MASAO NAKAYAMA (Federated States of Micronesia) noted the conciliatory role the Secretary-General had played in encouraging peace in the Middle East. His Government expressed its deep sympathy to the Israeli and Palestinian people, urging both sides to make peace. The United Nations must remain objective and impartial in finding peace in the region.

MAHMOUD MOHAMMED ABOUD (Comoros) said that his delegation supported the efforts of the Secretary-General. Over the last two weeks, the international community had been shocked by the images of violence. The actions of the Israeli forces were not justified actions. This morning, the Israeli army had shot civilians, and his Government was convinced that the United Nations should set up a mechanism to deal with those who had brought about the violence. The international community should condemn the Israelis. The question of Palestine should be the responsibility of the United Nations.

ANUAND PRIYAY NEEWOOR (Mauritius) said just a few weeks ago we were on the verge of celebrating the conclusion of an agreement between Israel and the Palestinian Authority, which would have let the people of that region live in peace. There had been hope that the last Camp David lap would be completed sooner rather than later. Unfortunately, that was not to be. Hopes that were so high were shattered on account of a provocative act by Israel in not preventing the visit of Ariel Sharon to the holy shrine of Al-Haram Al-Sharif.

He deplored the excessive use of force by Israel, which had resulted in the killing of innocent civilians, he said. Violence only bred more violence and was no alternative to meeting the aspirations of all people of the region to live in peace. He called on all parties to recreate a conducive environment of mutual trust, and to resume the peace talks. He firmly believed in the inalienable right of the Palestinian people to live in peace, and the Sharm el-Sheikh meeting had revived hope for peace in the Middle East.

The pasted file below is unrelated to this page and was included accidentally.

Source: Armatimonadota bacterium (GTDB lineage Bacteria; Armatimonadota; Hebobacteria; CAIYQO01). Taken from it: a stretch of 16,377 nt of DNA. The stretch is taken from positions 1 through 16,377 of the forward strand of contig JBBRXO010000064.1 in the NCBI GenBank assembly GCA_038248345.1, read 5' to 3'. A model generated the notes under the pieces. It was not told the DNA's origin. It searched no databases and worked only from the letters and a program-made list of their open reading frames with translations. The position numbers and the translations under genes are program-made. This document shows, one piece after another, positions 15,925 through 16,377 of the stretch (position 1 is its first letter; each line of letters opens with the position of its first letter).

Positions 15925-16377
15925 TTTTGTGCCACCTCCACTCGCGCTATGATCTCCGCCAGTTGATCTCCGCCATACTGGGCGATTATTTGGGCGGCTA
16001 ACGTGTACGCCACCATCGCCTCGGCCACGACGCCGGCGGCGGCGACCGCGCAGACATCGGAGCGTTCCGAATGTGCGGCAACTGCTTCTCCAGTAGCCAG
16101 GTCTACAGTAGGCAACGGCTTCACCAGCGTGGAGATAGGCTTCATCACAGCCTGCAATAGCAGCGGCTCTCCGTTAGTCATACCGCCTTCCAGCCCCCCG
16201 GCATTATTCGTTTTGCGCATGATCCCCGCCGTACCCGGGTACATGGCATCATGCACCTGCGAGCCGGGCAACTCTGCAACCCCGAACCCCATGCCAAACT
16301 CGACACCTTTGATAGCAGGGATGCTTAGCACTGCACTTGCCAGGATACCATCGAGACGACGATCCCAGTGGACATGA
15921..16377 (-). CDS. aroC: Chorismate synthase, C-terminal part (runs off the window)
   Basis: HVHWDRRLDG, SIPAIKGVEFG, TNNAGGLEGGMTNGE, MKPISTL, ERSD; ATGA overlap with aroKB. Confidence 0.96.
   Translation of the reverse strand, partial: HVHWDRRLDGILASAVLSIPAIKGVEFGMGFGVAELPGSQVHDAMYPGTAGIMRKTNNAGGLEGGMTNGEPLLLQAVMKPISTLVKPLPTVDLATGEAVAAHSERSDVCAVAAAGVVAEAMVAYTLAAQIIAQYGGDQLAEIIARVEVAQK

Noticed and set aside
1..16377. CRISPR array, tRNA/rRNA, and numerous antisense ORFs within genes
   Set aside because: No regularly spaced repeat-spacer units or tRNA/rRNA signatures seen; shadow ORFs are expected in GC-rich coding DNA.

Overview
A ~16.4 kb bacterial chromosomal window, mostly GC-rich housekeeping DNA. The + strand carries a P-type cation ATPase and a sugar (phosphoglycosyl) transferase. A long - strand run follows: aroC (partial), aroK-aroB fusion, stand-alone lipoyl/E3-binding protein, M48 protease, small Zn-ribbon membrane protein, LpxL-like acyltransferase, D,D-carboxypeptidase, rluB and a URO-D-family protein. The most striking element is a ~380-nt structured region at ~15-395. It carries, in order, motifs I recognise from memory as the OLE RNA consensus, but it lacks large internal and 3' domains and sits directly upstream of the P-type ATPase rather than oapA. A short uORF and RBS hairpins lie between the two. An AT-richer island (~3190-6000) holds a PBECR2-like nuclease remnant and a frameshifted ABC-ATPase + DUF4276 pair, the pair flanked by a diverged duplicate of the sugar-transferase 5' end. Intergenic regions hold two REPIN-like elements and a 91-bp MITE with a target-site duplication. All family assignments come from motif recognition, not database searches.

JOSÉ ANTONIO LINATI-BOSCH, Permanent Observer for the Sovereign Military Order of Malta, said globalization could also be applied to conflicts and problems since political events were also globalized. When there was a struggle for power, or when the differences between communities led to armed conflicts in different parts of the world, the phenomenon of globalization reached everyone impacting not only on the part of the world where the conflict was developing, but on the international community, as well. There had to be awareness of that problem, of the injustice and of the calamities that grew from intolerance and misunderstanding.

The activity of the United Nations could and must be the platform on which to build a community, in which differences would be overcome through an understanding that included financial, legal and technical measures to be implemented through Israeli-Palestinian cooperation. The framework of self- determination, national sovereignty and independence must be respectfully observed as the cornerstones of peaceful development.

JENO C.A. STAEHELIN, Permanent Observer for Switzerland, said that the international community could not ignore the suffering in the Middle East. Based on the fundamental principles of humanity, the international community must reassess the function of international law and, in particular, international humanitarian law. His delegation welcomed the Secretary-General’s efforts, and shared the hope that the meeting at Sharm el-Sheikh could bring events in the Middle East to a successful conclusion.

The responsibility for peace in the Middle East lay, first and foremost, with the involved parties, but also with the international community, he said. Only respect for the rights of the individual would bring about peace in the region. He hoped that the recent talks would enable the international community to relaunch the peace process.

Introduction of Draft

Mr. ABOULGHEIT (Egypt) introduced a draft resolution on illegal Israel actions in occupied East Jerusalem and the rest of the occupied Palestinian territory (document A/ES-10/L.6). He expressed regret for the delay in distribution of the text. He appealed to all Member States in the United Nations which respected human rights and rejected occupation to vote for the draft.